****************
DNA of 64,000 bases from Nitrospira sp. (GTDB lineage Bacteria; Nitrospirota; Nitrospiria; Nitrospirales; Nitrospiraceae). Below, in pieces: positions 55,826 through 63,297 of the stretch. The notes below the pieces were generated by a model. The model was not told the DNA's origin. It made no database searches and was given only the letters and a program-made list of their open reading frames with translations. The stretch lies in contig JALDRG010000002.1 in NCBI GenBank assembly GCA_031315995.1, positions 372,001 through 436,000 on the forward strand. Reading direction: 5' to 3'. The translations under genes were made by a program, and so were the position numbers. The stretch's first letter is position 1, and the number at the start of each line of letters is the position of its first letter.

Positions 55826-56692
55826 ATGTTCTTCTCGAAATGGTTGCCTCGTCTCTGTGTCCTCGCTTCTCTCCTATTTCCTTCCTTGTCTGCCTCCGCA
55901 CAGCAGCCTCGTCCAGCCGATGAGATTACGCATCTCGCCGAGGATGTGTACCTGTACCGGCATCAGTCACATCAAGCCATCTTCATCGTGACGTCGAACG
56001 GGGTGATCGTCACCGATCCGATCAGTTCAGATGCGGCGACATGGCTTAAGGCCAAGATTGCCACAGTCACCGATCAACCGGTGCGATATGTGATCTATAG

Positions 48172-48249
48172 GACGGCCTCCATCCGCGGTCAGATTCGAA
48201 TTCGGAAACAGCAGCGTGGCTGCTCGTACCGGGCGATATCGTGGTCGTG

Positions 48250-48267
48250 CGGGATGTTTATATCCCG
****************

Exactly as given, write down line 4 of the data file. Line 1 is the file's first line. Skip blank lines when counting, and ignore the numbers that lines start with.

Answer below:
55901 CAGCAGCCTCGTCCAGCCGATGAGATTACGCATCTCGCCGAGGATGTGTACCTGTACCGGCATCAGTCACATCAAGCCATCTTCATCGTGACGTCGAACG